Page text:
Never Mind A.I.


Sometimes I just sit in front of my computer and wonder what I should write about. I signed up for a memoir writing class at OLLI (aka College for Seniors) in the hopes that I might write my life story some day. Currently, I tend to root around in the bag of personal past history and choose something at random. Some funny story I can polish up a bit for public consumption without pissing off my family members. I took a Master Class from David Sedaris, which my friend Tee generously shared with me. Mr. Sedaris writes about his family all the time. Sure enough, he came to a point in the course where he discussed this tricky endeavor. What I took from that lesson is: Say it with love. I wouldn’t have it any other way. Thankfully, I did not grow up in a family that garnered a lot of dirt to dish. We are not the Kardashians. But, someone could get embarrassed by some incident or another, poorly recollected in my favor. The resentment might cause a rift in the surface strength of an otherwise somewhat happy family.

Have you thought about writing your personal history? One of the tedious aspects of our accountings is the tendency to timeline events and list them in the driest, most boring manner. I don’t know what I’ll hear at that OLLI class as far as method goes, but I hope I won’t be expected to remember when things happened. My middle brother has a great memory for past doings, so I would have to be calling him to verify everything. We have a good relationship, so I wouldn’t want to jeopardize it by constantly picking his brain for dates and sequences. He may be inclined to tell me what not to write! I can assure, no one will be spared… but in a loving way.

I tend to write daily about current incidents which have either amused me or annoyed me. My memory of the emotions experienced and the little details which add color to the story is much better when some share-worthy event recently happened. Share-worthy events have been in short supply lately. Yes, my dog did lunge at a lady outside the ice cream shop. That’s the whole story. We reined her in and apologized. Fun only in the moment. Nothing more to say. We went to Sierra Nevada Brewery to hear my neighbor sing in the upstairs lounge. We did not know upon our arrival that there was an upstairs lounge, so we sat on a bench outside and drank beer. Yawn-inducing stuff I know, but sadly, these are the highlights of our recent weeks. I’m beginning to think my memoir might have too many of these two-sentence memories and not enough of the truly intriguing stuff my descendants might want to cherish or have a laugh (cry, cringe or hissy fit) over. So I may have to look into using some sort of Artificial Intelligence in order to streamline the process of fleshing out more provocative prose for the future generations. Otherwise, I might seem boring.

Here you’ll be thinking that AI doesn’t know shit about me. One of the drawbacks of AI is that it doesn’t know much of anything that’s not lodged in a database somewhere, and could easily confuse my family with the Kardashians as there is much more in the universal data banks about them than us. I can’t just say, “Hey, write my memoir, please!” AI is going to balk at the lack of data, but could most likely garner enough from public records to tell me when I was born, graduated from school and got married. This would not exactly lead to a particularly riveting read. “AI,” I’ll inquire, “Tell me what my dad said on the day I was born.” AI doesn’t know our family lore, poor thing. AI is able to write a personal memoir as boring as the periodic table of elements. I already possess that particular skill set.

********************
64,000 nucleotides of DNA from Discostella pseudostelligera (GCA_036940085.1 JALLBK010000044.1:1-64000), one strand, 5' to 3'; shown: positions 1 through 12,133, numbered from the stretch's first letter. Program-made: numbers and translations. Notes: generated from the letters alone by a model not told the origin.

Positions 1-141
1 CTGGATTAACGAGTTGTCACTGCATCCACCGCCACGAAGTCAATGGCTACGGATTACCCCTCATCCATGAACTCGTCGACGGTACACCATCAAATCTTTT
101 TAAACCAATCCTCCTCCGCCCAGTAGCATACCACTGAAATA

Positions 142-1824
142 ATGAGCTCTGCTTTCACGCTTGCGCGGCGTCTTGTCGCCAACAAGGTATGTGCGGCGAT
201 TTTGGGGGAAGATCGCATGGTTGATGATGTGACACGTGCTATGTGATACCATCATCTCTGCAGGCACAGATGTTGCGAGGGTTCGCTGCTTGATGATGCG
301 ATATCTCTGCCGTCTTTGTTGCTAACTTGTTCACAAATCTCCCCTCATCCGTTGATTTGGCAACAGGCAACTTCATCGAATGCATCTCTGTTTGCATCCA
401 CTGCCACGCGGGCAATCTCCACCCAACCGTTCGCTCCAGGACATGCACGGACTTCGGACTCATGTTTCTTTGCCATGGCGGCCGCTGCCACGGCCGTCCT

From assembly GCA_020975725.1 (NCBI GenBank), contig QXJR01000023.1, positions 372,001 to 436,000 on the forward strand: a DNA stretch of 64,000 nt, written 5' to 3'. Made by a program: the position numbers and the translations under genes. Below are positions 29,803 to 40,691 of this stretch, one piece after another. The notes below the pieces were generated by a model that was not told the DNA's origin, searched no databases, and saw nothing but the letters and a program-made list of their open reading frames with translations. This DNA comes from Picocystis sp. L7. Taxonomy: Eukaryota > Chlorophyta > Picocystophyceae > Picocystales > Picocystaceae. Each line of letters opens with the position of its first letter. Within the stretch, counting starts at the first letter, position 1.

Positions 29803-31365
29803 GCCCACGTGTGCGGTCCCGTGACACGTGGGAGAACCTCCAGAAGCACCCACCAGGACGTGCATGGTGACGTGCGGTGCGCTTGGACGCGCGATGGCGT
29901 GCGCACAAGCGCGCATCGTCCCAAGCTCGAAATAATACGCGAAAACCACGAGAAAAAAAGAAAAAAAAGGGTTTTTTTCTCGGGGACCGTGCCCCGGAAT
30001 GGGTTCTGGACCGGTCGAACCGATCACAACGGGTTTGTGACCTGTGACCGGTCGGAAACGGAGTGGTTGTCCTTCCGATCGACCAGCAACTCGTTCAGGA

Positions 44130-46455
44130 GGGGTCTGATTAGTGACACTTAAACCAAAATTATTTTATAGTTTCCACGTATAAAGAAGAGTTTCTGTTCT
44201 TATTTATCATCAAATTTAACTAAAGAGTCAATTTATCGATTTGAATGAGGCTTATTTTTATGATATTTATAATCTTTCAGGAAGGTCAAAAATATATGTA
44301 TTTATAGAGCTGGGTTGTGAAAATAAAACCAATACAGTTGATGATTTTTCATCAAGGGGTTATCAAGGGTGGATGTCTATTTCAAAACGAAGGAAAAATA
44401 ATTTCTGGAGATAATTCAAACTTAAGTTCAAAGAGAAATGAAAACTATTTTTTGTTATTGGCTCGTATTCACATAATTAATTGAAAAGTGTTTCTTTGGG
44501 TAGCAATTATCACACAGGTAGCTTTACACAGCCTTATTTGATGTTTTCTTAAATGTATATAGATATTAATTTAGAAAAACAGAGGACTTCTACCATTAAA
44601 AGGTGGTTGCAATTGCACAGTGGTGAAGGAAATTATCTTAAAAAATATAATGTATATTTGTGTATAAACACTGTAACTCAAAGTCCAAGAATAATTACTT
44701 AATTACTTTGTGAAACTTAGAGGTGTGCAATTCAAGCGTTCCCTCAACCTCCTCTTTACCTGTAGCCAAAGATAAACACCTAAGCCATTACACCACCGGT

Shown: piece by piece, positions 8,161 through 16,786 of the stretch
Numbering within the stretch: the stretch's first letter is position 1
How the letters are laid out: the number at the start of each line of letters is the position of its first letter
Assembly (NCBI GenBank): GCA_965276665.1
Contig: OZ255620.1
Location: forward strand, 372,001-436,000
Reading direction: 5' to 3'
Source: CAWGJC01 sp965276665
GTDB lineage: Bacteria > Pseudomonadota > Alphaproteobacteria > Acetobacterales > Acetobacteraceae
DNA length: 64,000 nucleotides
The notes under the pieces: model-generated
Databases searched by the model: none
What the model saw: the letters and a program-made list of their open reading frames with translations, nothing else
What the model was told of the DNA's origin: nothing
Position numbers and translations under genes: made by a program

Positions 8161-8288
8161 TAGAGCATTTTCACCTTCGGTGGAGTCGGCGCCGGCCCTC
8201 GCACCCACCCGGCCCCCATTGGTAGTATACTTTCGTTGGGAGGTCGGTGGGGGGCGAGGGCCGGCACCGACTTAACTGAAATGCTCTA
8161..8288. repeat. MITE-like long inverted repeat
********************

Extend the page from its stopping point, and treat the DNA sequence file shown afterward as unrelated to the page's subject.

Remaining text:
I believe there are ways I could get around this small impediment. The first strategy would be to have AI steal from someone else’s past history, or even a host of other people’s memoirs and bring bits and pieces together (so as to not arouse suspicion) and create a unique fictional account of my life. I’d be willing to read that one! Or, I could have it collect all my official public records and see what stories these dry tidbits of information spark in me. Even better would be to ask AI to write a story about a woman who was born into a family of nomads (it’s true!) and once went to Disney World. Not much to go on, I’ll admit, but I would love to see what AI can crib using it’s vast wealth of stored data and sentence writing capabilities.

By now you are surely thinking, “Where does she intend to get this AI, creative, memoir-writing technology from?” I don’t know, but I welcome any and all information about how to get my hands on it. In the meantime, I’ll take my upcoming writing class and continue my search, looking to find any method easier than remembering a bunch of crap that happened in 4th grade. I loved 4th grade, actually. So that’s it then, AI can’t remember my feelings unless I’ve already posted them on the blog. AI can’t access what’s in my brain or the minute details of my experiences. I guess it’s back to the drawing (writing) board for me if I want my memoir to resemble my actual life…or even a partially fictional actual life. That OLLI class better be helpful. Be on the lookout soon for How I Met Ethel, The Life Story of a Lazy Blogger. Any resemblance to some memoir written by a Kardashian is purely coincidental.

It might be a bunch of nonsense, but I am always scribbling away,


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  1. Great commentary on AI!!

    But it would be fun to play with it!!

    That. Class sounds good too!! Send all tips along, with love, of course!! ❤️

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